The Etta Projects Health Promotion Program for Bolivian Women increases educational opportunities and leadership roles for participants, improves village health, and seeks to reduce violence against women and girls. Health Promoters (HPs) learn how to educate and care for their fellow villagers, participate in planning meetings, and provide public health data to local authorities. They learn a skill that they can teach to others, thus offering the potential of enhanced health for future generations. Children, who often attend training sessions with their mothers, learn and see their mothers in a different light. The program has the ability to alter traditional stereotypes that exist for rural women and girls. However, in a patriarchal society like Bolivia, women who quickly ascend to leadership positions are frequently the subject of violence and marginalization. In response, the program allows time not only for change on the part of the women, but also positive change and acceptance in their villages, marriages and families.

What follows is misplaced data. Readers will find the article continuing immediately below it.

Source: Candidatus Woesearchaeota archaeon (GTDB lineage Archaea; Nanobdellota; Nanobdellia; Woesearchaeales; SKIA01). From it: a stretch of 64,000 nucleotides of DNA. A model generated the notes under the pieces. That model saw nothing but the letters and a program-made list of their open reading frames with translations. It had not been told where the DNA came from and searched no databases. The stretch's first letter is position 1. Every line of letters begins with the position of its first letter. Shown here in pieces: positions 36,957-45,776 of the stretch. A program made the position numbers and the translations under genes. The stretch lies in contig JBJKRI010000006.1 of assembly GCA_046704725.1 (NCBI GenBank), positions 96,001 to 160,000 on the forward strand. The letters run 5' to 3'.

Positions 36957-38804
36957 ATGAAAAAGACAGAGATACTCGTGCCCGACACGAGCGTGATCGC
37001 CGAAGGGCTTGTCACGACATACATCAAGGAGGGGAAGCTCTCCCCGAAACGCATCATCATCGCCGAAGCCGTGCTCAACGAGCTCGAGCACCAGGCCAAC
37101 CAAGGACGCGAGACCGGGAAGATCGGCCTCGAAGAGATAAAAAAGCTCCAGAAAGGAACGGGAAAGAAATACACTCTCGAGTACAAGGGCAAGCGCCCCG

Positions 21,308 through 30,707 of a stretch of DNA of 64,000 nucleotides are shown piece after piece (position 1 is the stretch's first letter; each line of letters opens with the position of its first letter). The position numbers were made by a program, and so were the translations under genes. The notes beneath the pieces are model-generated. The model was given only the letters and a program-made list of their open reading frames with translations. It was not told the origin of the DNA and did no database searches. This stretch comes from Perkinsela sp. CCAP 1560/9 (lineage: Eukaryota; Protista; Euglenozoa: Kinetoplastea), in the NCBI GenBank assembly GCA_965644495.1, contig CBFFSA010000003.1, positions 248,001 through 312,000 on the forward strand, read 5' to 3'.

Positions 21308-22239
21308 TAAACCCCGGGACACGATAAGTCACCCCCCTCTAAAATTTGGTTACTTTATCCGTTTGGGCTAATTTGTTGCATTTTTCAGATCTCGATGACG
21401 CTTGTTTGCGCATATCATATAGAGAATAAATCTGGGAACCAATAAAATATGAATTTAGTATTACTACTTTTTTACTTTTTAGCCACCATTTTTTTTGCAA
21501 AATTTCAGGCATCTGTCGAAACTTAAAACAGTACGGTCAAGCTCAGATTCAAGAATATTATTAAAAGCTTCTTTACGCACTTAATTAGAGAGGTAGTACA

Etta Projects (EP) will train 50 local villagers from 11 communities to become Health Promoters. These individuals, 95 percent of whom are women ages 18 – 40, will be chosen by community members by vote. Over the course of 80 training sessions (400 hours), participants will forge bonds with local doctors and traditional healers as they learn.
During the first year of training, HPs in the communities will provide greater access to information about health services and measures to improve the health of families in the community. Their primary care training will prepare them to respond in medical emergencies and treat recurrent common diseases. They will use a health kit for emergency care and to treat issues such as dehydration, stomach upset, headaches and minor injury, and they will be able to provide guidance on preventive measures, hygiene and sanitation. Also in their first year, and throughout their training, women and adolescents will begin to participate in community health meetings to voice their needs, report any situation where rights – primarily sexual and reproductive rights – are being compromised or abused and how to be advocates against physical violence.